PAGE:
When oxygen is short, EGFR prevents maturation of cancer-fighting miRNAs

May 23, 2013
Even while being dragged to its destruction inside a cell, a cancer-promoting growth factor receptor fires away, sending signals that thwart the development of tumor-suppressing microRNAs (miRNAs) before it's dissolved, researchers ...

The right combination: Overcoming drug resistance in cancer

June 1, 2012
Overactive epidermal growth factor receptor (EGFR) signaling has been linked to the development of cancer. Several drug therapies have been developed to treat these EGFR-associated cancers; however, many patients have developed ...

Some patients with treatment-resistant colorectal cancers may have a new option

June 2, 2013
A subset of colorectal cancers responds to anti-epidermal growth factor receptor (anti-EGFR) therapies, but develops resistance within months. Among cancers that develop resistance to anti-EGFR therapy, some showed overexpression ...

A hijacking of healthy cellular circuits

April 8, 2013
Proteins that control cell growth are often mutated in cancer, and their aberrant signaling drives the wild proliferation of cells that gives rise to tumors. One such protein, the epidermal growth factor receptor (EGFR), ...

EGFR mutation not prognostic factor in non-small cell lung cancer

January 15, 2013
Recent studies have demonstrated that molecular-targeted agents, such as epidermal growth factor receptor (EGFR) tyrosine kinase inhibitors (TKI), may prolong survival of selected patients based on tumor biomarkers. The presence ...

Recommended for you

Study may explain failure of retinoic acid trials against breast cancer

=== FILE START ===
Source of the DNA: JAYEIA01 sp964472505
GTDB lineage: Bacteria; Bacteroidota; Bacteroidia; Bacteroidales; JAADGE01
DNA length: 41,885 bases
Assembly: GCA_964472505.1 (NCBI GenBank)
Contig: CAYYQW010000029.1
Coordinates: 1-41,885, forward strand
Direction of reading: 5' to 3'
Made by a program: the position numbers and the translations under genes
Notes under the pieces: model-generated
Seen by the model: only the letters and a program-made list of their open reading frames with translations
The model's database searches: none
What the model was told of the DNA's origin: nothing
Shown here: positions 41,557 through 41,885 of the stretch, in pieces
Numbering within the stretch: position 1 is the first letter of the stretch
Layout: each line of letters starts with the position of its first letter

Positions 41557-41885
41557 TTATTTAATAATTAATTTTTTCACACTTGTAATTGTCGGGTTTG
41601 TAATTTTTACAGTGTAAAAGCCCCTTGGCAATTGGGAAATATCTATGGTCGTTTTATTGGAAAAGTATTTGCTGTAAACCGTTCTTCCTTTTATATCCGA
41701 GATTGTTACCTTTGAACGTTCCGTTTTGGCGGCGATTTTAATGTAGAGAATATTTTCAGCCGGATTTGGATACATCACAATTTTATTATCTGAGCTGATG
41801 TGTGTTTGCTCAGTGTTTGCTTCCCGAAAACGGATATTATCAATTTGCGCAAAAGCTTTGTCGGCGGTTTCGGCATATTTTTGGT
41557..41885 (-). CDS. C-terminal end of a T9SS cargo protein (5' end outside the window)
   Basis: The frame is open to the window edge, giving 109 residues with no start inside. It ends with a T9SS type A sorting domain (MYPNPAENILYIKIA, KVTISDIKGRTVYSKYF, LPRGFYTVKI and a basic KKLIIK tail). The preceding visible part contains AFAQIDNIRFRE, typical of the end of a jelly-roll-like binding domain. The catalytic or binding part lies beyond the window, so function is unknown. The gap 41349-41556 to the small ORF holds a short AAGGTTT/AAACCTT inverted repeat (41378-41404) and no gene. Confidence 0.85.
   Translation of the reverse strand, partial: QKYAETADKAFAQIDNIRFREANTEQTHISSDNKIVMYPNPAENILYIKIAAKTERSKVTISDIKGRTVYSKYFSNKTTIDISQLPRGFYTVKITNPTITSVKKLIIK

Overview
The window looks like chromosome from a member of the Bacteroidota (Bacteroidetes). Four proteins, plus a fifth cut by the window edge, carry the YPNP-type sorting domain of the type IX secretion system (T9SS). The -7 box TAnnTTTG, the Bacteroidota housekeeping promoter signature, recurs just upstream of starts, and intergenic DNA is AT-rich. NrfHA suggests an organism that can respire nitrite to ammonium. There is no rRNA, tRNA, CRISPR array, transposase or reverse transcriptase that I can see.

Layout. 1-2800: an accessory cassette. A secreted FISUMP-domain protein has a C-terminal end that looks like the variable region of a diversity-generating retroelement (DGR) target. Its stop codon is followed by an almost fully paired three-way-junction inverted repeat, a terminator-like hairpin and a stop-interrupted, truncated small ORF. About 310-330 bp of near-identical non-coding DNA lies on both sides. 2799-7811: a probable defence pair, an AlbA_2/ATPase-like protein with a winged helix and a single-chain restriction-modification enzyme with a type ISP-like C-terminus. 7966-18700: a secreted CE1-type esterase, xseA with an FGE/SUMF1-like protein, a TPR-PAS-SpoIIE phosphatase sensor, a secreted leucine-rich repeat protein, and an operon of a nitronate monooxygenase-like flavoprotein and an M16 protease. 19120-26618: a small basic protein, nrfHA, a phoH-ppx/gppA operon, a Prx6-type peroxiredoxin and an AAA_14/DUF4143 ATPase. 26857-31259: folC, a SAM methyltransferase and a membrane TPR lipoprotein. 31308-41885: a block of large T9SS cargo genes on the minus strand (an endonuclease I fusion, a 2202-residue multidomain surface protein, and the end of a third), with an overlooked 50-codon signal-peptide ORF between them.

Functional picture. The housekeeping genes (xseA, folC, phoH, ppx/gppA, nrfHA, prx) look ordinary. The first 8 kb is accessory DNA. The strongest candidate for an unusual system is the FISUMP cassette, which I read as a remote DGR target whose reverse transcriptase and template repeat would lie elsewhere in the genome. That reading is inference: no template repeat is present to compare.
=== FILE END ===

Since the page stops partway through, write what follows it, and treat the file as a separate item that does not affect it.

July 25, 2017
Estrogen-positive breast cancers are often treated with anti-estrogen therapies. But about half of these cancers contain a subpopulation of cells marked by the protein cytokeratin 5 (CK5), which resists treatment—and breast ...

Physical activity could combat fatigue, cognitive decline in cancer survivors

July 25, 2017
A new study indicates that cancer patients and survivors have a ready weapon against fatigue and "chemo brain": a brisk walk.

Breaking the genetic resistance of lung cancer and melanoma

July 25, 2017
Researchers from Monash University and the Memorial Sloan Kettering Cancer Center (MSKCC, New York) have discovered why some cancers – particularly lung cancer and melanoma – are able to quickly develop deadly resistance ...

New therapeutic approach for difficult-to-treat subtype of ovarian cancer identified

July 24, 2017
A potential new therapeutic strategy for a difficult-to-treat form of ovarian cancer has been discovered by Wistar scientists. The findings were published online in Nature Cell Biology.

Immune cells the missing ingredient in new bladder cancer treatment

July 24, 2017
New research offers a possible explanation for why a new type of cancer treatment hasn't been working as expected against bladder cancer.

Anti-cancer chemotherapeutic agent inhibits glioblastoma growth and radiation resistance

July 24, 2017
Glioblastoma is a primary brain tumor with dismal survival rates, even after treatment with surgery, chemotherapy and radiation. A small subpopulation of tumor cells—glioma stem cells—is responsible for glioblastoma's ...

0 comments

Please sign in to add a comment. Registration is free, and takes less than a minute. Read more

Click here to reset your password.
Sign in to get notified via email when new comments are made.